For this to work, this file needs to be a video or audio file and it needs to be in English. When the transcription job is done, it saves the result in the bucket you specify in the input with the name transcribe.json.

  "SampleDataBucketName": "<name of the bucket where the original file is>",
  "SampleDataInputKey": "<name of the original file>",
  "S3BucketName": "<name of the bucket where the processing will happen>"

As StartTranscriptionJob is an asynchronous call, you won’t see the results right away. The state machine is only calling the API, and then it completes. You need to wait until the transcription job is ready and then see the results in the output bucket in the file transcribe.json.

Adding a polling loop
Because you want to translate the text using your transcriptions results, your state machine needs to wait for the transcription job to complete. For building an API poller in a state machine, you can use a Task, Wait, and Choice state.

  • Task state gets the job status. In your case, it is calling the service Amazon Transcribe and the API getTranscriptionJob.
  • Wait state waits for 20 seconds, as the transcription job’s length depends on the size of the input file.
  • Choice state moves to the right step based on the result of the job status. If the job is completed, it moves to the next step in the machine, and if not, it keeps on waiting.

States of a polling loop

Wait state
The first of the states you are going to add is the Wait state. This is a simple state that waits for 20 seconds.

"Wait20Seconds": {
        "Type": "Wait",
        "Seconds": 20,
        "Next": "CheckIfTranscriptionDone"

Task state
The next state to add is the Task state, which calls the API getTranscriptionJob. For calling this API, you need to pass the transcription job name. This state returns the job status that is the input of the Choice state.

"CheckIfTranscriptionDone": {
        "Type": "Task",
        "Resource": "arn:aws:states:::aws-sdk:transcribe:getTranscriptionJob",
        "Parameters": {
          "TranscriptionJobName.$": "$.transcription.TranscriptionJob.TranscriptionJobName"
        "ResultPath": "$.transcription",
        "Next": "IsTranscriptionDone?"

Choice state
The Choice state has one rule that checks if the transcription job status is completed. If that rule is true, then it goes to the next state. If not, it goes to the Wait state.

 "IsTranscriptionDone?": {
        "Type": "Choice",
        "Choices": [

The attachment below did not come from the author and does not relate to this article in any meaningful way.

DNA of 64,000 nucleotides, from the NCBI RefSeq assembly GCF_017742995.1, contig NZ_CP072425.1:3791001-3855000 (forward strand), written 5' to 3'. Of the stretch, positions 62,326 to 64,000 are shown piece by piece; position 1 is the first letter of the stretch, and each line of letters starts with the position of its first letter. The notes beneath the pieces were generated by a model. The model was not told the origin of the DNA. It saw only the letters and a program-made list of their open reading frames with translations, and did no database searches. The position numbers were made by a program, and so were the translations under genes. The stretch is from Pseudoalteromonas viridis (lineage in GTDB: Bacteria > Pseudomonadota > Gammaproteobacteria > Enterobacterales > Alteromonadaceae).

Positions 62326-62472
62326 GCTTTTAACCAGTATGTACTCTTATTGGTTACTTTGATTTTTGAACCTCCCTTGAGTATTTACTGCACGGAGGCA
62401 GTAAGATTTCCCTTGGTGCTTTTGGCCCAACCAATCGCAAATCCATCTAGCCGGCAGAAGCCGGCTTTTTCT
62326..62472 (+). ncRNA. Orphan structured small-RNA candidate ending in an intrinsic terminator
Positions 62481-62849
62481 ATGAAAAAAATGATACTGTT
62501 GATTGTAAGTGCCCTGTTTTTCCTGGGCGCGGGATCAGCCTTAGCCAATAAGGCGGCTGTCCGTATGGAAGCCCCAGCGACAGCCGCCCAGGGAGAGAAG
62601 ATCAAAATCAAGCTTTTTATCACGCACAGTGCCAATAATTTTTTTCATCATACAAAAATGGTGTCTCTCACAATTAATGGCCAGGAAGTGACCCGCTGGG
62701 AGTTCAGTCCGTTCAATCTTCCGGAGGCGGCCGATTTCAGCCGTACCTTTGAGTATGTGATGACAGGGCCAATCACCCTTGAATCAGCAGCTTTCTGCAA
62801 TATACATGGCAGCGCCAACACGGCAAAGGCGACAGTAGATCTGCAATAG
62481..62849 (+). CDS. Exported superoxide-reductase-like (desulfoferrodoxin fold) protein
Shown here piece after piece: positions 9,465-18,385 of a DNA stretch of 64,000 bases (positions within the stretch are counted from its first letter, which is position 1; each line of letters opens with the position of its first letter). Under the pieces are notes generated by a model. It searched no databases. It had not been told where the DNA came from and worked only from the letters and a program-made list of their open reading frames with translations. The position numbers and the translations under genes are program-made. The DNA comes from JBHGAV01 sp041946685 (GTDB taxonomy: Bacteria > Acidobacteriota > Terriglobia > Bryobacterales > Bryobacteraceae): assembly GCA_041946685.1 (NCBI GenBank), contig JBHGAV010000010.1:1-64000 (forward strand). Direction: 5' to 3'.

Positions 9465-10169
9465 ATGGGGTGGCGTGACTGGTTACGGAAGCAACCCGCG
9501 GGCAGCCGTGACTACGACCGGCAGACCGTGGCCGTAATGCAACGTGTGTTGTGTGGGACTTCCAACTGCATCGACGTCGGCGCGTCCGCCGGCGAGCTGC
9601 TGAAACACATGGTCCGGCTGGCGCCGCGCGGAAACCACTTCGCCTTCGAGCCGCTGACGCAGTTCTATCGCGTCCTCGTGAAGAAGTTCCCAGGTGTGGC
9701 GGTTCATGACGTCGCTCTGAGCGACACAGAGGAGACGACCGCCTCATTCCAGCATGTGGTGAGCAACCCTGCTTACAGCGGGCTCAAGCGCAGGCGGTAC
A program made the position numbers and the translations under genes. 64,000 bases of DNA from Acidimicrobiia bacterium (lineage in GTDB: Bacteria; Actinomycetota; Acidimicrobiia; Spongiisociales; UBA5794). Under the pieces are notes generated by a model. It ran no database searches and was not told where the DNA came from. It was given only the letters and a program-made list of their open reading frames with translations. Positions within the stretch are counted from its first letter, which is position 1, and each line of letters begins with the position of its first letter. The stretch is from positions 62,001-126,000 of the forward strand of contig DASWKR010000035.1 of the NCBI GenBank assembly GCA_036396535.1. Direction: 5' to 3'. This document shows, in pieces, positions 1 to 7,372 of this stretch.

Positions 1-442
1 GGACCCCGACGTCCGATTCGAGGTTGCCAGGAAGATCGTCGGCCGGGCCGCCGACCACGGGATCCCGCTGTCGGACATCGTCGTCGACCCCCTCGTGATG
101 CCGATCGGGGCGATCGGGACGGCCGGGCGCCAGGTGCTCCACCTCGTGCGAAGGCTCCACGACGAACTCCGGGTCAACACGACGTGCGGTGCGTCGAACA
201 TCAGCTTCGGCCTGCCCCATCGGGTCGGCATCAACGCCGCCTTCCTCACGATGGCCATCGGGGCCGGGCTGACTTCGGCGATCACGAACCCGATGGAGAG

"Variable": "$.transcription.TranscriptionJob.TranscriptionJobStatus",
            "StringEquals": "COMPLETED",
            "Next": "GetTranscriptionText"
        "Default": "Wait20Seconds"

Getting the transcription text
In this step you are extracting only the transcription text from the output file returned by the transcription job. You need only the transcribed text, as the result file has a lot of metadata that makes the file too long and confusing to translate.

This is a step that you would generally do with a Lambda function. But you can do it directly from the state machine using ASL.

First you need to create a state using AWS SDK Service Integration that gets the result file from S3. Then use another ASL intrinsic function to convert the file text from a String to JSON.

In the next state you can process the file as a JSON object. This state is a Pass state, which cleans the output from the previous state to get only the transcribed text.

 "GetTranscriptionText": {
        "Type": "Task",
        "Resource": "arn:aws:states:::aws-sdk:s3:getObject",
        "Parameters": {
          "Bucket.$": "$.S3BucketName",
          "Key": "transcribe.json"
        "ResultSelector": {
          "filecontent.$": "States.StringToJson($.Body)"
        "ResultPath": "$.transcription",
        "Next": "PrepareTranscriptTest"
      "PrepareTranscriptTest" : {
        "Type": "Pass",
        "Parameters": {
          "transcript.$": "$.transcription.filecontent.results.transcripts[0].transcript"
        "Next": "TranslateText"

Translating the text
After preparing the transcribed text, you can translate it. For that you will use Amazon Translate API translateText directly from the state machine. This will be the last state for the state machine and it will return the translated text in the output of this state.

"TranslateText": {
        "Type": "Task",
        "Resource": "arn:aws:states:::aws-sdk:translate:translateText",
        "Parameters": {
          "SourceLanguageCode": "en",
          "TargetLanguageCode": "es",
          "Text.$": "$.transcript"
         "ResultPath": "$.translate",
        "End": true

Add the permissions to the state machine to call the Translate API, by attaching the managed policy “TranslateReadOnly”.

Now with all these in place, you can run your state machine. When the state machine finishes running, you will see the translated text in the output of the last state.

Final state machine

Important things to know
Here are some things that will help you to use AWS SDK Service Integration:

  • Call AWS SDK services directly from the ASL in the resource field of a task state. To do this, use the following syntax: arn:aws:states:::aws-sdk:serviceName:apiAction.[serviceIntegrationPattern]
  • Use camelCase for apiAction names in the Resource field, such as “copyObject”, and use PascalCase for parameter names in the Parameters field, such as “CopySource”.
  • Step Functions can’t autogenerate IAM policies for most AWS SDK Service Integrations, so you need to add those to the IAM role of the state machine manually.
  • Take advantage of ASL intrinsic functions, as those allow you to manipulate the data and avoid using Lambda functions for simple transformations.

Get started today!
AWS SDK Service Integration is generally available in the following regions: US East (N. Virginia), US East (Ohio), US West (Oregon), Canada (Central), Europe (Ireland), Europe (Milan), Africa (Cape Town) and Asia Pacific (Tokyo). It will be generally available in all other commercial regions where Step Functions is available in the coming days.

Learn more about this new capability by reading its documentation.


Marcia Villalba

Marcia Villalba

Marcia Villalba is a Principal Developer Advocate for Amazon Web Services. She has 20 years of experience working in the software industry building and scaling applications. Her passion is designing systems that can take full advantage of the cloud and embrace the DevOps culture.